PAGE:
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WASHINGTON (CNS) -- Three residents of a housing ministry belonging to the Archdiocese of New Orleans were found dead following the wrath of Hurricane Ida, which left a slew of Louisiana residents trapped in their homes and without electricity days after its Aug. 29 landfall.
In the days after the hurricane, authorities rescued hundreds of residents of Christopher Homes, part of the archdiocese's senior living ministry that helps the elderly and those with physical disabilities rent affordable homes in the New Orleans area. But during the rescues, city officials expressed concerns about why residents of the buildings had not been evacuated.
"Residents are independent living tenants with leases, and before storm season, all residents were required to provide a personal evacuation plan to property management," said a Sept. 6 statement on the Christopher Homes website. "Without a mandatory evacuation order, Christopher Homes could not close the buildings for Hurricane Ida."
The website said Christopher Homes "manages 21 apartment complexes with nearly 2,500 apartment units." The ministry said 268 residents were evacuated from six of the properties with help from civil authorities, but it didn't say when.
The agency said it had requested help immediately after the hurricane passed, though none came until after the first discovered death of one of its residents on Sept. 3, the website said.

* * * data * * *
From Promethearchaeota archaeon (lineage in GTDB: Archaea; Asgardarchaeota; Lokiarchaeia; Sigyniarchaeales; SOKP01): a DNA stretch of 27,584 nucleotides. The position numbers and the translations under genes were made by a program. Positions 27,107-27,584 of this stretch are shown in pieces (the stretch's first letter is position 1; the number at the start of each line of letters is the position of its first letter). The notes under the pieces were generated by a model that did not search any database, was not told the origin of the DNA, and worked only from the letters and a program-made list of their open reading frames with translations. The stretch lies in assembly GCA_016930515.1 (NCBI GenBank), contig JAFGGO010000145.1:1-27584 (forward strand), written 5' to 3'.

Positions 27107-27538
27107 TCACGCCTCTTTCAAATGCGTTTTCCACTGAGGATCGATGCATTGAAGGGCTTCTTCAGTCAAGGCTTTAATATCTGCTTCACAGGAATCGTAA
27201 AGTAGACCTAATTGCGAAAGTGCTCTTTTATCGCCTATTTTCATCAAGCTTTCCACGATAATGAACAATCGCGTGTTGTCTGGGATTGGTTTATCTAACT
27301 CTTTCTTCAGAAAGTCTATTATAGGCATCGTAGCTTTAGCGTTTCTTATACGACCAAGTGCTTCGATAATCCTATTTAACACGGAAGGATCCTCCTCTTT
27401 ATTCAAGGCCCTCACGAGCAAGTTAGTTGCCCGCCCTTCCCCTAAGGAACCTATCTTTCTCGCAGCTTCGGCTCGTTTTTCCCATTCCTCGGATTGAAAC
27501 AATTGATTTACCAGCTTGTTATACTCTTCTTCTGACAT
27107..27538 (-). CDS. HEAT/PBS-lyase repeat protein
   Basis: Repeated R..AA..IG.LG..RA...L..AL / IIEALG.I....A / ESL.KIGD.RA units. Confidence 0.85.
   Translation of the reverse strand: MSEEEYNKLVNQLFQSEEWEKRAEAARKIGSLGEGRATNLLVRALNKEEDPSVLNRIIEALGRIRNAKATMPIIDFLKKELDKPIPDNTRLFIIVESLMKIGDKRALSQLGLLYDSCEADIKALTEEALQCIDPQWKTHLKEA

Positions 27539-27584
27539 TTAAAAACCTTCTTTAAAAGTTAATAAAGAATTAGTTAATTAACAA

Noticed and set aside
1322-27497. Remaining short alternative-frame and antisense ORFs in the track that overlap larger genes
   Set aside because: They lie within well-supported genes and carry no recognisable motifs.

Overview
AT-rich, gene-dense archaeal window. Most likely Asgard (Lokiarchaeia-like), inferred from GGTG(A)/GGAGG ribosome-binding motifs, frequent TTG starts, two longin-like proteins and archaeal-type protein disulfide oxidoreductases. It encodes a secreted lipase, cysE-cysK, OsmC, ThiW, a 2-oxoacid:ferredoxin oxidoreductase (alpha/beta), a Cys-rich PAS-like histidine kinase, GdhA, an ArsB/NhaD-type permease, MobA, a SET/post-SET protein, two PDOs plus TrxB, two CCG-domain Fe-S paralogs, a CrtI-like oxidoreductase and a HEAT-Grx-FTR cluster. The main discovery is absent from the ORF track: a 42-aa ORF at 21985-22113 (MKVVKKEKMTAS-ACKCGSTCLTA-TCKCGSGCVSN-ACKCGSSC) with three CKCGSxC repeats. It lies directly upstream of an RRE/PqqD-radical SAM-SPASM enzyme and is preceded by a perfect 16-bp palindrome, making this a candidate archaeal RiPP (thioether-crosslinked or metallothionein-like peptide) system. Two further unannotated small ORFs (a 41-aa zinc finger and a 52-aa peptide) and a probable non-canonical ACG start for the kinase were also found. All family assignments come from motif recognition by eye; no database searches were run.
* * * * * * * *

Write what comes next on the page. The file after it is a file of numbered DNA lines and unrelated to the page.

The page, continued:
The staff was "saddened by the deaths of three residents in properties in Orleans Parish," the statement said, giving thanks "for the care and compassion of the staff who stayed behind to help the residents who chose to stay."
While all residents were encouraged to evacuate, Christopher Homes said, some residents chose to stay or "did not have the means" to evacuate without the help that usually accompanies a mandatory evacuation.
"Christopher Homes staff prepared and followed the city's directives to shelter in place with the resources available," the organization said. It also noted that the buildings had generators.
The residents who were evacuated have been taken to state-provided shelters until power is restored to the facilities and the homes are inspected for safety.
While the death toll of Ida is still being calculated, Louisiana has said the deaths of least a dozen people in senior housing or nursing homes have been attributed to Ida; some have lacked the electricity to operate some of the equipment they need to survive, such as oxygen tanks. Hundreds of thousands are still without electricity.